Broadway to Wilmington
From the lights of Broadway to the glitter of Hollywood to Wilmington’s cherished stages, Mirla Criste’s forceful talent has enthralled audiences and actors alike.
Criste is the multi-talented, multi-dimensional performer, director, and choreographer who has put her unique mark on some of Port City’s most acclaimed theatrical works in the past two years. She directed the popular Singin’ in the Rain for Thalian Association, created the innovative Capture for Dance-a-lorous, and dynamically portrayed Cassandra in Vanya and Sonia and Masha and Spike for Thalian’s production at Red Barn Studio Theatre.
She also has won the StarNews’ Wilmington Theater Award for Best Supporting Actress in 2014. And she is a member of the board of directors of the Theater Network of Wilmington and teaches theater at University of North Carolina Wilmington.
Criste’s professional credits are long and impressive. She was a member of Miss Saigon’s original Broadway cast, and she performed in modern dance troupes as well as acted in classical dramas, musicals, films, and commercials in New York City. After a decade on the stage, Criste’s career took a different path. She attended graduate school, determined to dig deeper into dramatic theater and make films; taught theater at the University of Georgia; and, when her husband was assigned to Wilmington, followed him. And she found she was most pleased with the Port City theater scene.
This Renaissance woman of the theater brings a fresh, innovative, and multi-disciplinary perspective to Wilmington theater. Her avant-garde ideas are as thought provoking as they are exciting – exactly what Criste wants to achieve.
“I want to do productions that are out of the norm, that are unusual in the way they look at an existing script,” Criste says. “I like to incorporate unusual performance modes, like including unexpected movement or a discipline such as puppetry or music in a play.”
Criste has done just that in Wilmington. Audiences have been particularly struck by Criste’s vision and use of media when it is least expected. She included media in the musical Singin’ in the Rain as well as the plays Love Happens and Check, Please. In Capture, her piece for Dance-a-lorous, part of the annual Cucalorus film festival, she integrated live film, using an iPhone, Apple TV, and AirPort Express, into dance. The result was an edgy and unnerving commentary on life in the age of technology. Also, in keeping with Criste’s proclivity for the new and unique, even the dance in Capture, contact improvisation, was different.
“Contact improvisation is a form of dance movement that involves weight sharing,” Criste explains. “It has been described as wrestling, jitterbug, and making love combined. The goal is a physical conversation between the dancers. Instinct drives the movement.”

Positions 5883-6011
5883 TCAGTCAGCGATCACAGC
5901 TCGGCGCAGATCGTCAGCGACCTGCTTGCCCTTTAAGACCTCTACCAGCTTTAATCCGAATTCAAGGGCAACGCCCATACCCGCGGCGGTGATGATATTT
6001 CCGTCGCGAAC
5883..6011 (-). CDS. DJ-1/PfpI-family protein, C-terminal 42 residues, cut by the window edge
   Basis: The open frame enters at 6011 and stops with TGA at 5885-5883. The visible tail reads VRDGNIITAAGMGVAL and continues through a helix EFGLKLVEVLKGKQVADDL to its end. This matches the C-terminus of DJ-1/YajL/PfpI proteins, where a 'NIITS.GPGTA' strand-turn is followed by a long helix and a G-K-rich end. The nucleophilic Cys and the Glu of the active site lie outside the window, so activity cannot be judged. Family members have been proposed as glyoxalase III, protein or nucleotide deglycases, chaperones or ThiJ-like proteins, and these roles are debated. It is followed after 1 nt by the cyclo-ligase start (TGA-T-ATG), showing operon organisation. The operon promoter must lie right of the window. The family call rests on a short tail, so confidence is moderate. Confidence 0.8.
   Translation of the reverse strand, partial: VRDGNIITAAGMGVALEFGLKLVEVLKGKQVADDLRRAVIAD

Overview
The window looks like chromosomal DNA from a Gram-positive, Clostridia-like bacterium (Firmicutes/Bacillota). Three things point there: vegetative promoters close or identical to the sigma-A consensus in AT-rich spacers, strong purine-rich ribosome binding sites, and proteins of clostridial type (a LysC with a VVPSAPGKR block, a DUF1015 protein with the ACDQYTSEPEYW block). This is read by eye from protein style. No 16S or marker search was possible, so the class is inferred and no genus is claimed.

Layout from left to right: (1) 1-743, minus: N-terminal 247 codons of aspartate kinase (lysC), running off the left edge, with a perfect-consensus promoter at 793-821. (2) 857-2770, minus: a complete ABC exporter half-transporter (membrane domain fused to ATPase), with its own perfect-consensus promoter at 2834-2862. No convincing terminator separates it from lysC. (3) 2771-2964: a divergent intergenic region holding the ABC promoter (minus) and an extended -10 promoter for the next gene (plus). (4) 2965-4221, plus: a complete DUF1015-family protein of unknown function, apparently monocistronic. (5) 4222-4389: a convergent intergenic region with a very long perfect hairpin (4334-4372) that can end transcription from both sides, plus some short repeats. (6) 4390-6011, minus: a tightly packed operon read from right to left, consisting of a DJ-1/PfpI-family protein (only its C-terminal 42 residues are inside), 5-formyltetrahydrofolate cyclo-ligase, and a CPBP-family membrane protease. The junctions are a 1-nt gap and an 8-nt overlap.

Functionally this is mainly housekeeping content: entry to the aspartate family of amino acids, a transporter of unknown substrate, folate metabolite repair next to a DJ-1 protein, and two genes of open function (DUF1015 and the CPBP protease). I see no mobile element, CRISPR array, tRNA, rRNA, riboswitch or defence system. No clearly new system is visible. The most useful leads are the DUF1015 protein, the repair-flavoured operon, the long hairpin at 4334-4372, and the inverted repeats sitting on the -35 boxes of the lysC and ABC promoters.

Whether directing, choreographing, dancing, or acting, Criste pushes. She pushes to arouse emotions, to integrate diverse artistic disciplines, and to find new ways to express the human condition. And she pushes to insert unexpected elements in her work.
Criste has also electrified her fellow performers. Her energy, combined with her work ethic, knowledge of professional theater, and high standards, inspired and improved everyone’s performance, actors who work with her say.
She is a catalyst for new directions in Wilmington theater, says fellow actor and director Hannah Elizabeth Smith. Even the fact that Criste is a woman is important. In addition to bringing the female perspective to local theater, it shows other local women they can be directors, too, adds Tracy Byrd, artistic director of True 2 You Productions.
Criste is working on a number of new projects. One is JT and Joni in Jail, a musical play she is writing and will direct for TheatreNOW. The folk musical, which melds 1960s folk songs with written narrative, will explore the angst of that era. She is also planning a new composition for Danc-a-lorous and hopes to do more acting and directing.
In her upcoming endeavors, Criste wants to outdo herself, to explore more unique performance modalities, and to produce more thought-provoking, innovative performances.
Wilmington has similar expectations of her. Basden sums it up nicely:
“In the future, I hope to see more of the same from Mirla,” he says. “And for her, more of the same means more of the different.”
To view more of photographer Chris Brehmer's work, go to www.chrisbrehmerphotography.com